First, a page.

On the other hand, different companies can use a business name. However, you must meet certain conditions to avoid trademark infringement and identify who is the true owner of the name.
Domain Names Are Difficult To Change
There are several factors to consider if you feel the need to change your domain name. Before making the switch, give it some serious thought because it is a challenging procedure. Although it is possible to alter your business name after filing your legal documents and creating your digital properties, it is far simpler (and less expensive) to do it upfront.
Legal and Tax Purpose
A domain name is the online presence of a company. In addition, it does not serve as a legal representation. As opposed to a domain name, a business name serves as a legal representation and it is valid. Additionally, when it is time to file your taxes, your business name is what plays the key role.
Impact on Traffic, Marketing, and Sales
Domain names are one method used to divert traffic from well-known businesses. They significantly affect SEO even if they are not an important ranking factor. Domain names increase your chances of appearing higher in search engines when you use a combination of relevant brand name terms to produce a short and clickable domain name. Also, it boosts your click-through rate and enhances sales.
In contrast, the wrong business names may not resonate with your target audience. Thus, it will cost you a lot of money to explain what your company does. A distinctive, memorable name plays a monumental role in businesses. However, it does not have much impact on traffic and sales.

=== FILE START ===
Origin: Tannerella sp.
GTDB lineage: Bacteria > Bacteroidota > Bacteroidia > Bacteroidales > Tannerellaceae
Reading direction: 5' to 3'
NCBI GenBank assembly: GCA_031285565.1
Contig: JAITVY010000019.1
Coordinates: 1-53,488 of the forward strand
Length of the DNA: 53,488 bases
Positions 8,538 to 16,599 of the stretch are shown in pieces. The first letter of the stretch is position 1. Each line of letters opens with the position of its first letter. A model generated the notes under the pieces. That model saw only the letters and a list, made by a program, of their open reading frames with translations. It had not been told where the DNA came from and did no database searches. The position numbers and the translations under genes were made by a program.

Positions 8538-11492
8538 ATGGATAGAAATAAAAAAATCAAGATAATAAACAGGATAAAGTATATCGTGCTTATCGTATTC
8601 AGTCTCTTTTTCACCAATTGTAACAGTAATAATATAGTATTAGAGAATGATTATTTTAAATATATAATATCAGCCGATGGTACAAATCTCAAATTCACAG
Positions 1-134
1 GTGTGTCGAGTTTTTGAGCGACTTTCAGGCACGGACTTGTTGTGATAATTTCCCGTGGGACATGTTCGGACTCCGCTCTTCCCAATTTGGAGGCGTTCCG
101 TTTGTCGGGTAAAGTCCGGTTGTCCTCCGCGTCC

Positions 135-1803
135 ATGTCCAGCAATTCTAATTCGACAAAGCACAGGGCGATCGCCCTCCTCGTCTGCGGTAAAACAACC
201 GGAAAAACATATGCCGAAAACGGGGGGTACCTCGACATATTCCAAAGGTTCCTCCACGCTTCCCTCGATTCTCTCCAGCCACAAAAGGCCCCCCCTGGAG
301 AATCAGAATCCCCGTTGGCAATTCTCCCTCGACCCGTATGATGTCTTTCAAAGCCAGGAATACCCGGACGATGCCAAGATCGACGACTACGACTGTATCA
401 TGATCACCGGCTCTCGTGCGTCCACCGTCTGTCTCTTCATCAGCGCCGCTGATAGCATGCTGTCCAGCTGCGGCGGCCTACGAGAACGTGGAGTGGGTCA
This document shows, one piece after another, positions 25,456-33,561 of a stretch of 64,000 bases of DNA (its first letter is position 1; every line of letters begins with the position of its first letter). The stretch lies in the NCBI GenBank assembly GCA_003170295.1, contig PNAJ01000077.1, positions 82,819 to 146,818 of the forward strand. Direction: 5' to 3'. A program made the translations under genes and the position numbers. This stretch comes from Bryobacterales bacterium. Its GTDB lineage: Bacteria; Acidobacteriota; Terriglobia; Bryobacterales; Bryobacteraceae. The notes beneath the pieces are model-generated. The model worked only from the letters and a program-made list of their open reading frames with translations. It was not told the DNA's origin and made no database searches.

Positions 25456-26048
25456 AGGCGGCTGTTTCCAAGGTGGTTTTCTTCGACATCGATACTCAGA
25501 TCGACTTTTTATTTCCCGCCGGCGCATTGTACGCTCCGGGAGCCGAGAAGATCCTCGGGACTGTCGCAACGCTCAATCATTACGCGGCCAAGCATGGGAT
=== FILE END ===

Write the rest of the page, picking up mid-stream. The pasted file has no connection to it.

Protection System Of The Names
DNS Firewall or protective DNS (PDNS) guards against unauthorized access to local system resources. It is a tool that your company may use to keep staff members from unintentionally viewing potentially harmful websites on the internet. But to register the company name as a trademark, get in touch with the United States Patent and Trademark Office (USPTO) online or by phone. Only names that are not already registered as trademarks or being used by other companies in the nation are eligible for trademarking.
What If Your Business Name Differs From Your Domain Name?
You can register a domain name that differs from your official company name. Even so, you must include your company name in the legal papers posted on your website. Similar to the Terms of Service, Privacy Statement, Cookie Statement, and so on.
However, your domain name should ideally correspond to the name of your company. You could even want to change your business name to fit domains if you’re just getting started and haven’t chosen a name for your company yet. For instance, if your company operates online, use your complete domain name as your company name.
However, adding your domain extensions (.com,.net, etc.) simply confuses clients and dilutes your identity, whether your business is service-based or brick and mortar.
If possible, the domain and business name must match. Select a brandable domain name that works. Also, if you want to use a new domain name, be sure it is still relevant to your company’s identity. You may also use wordplay to be imaginative and create a distinctive and memorable name.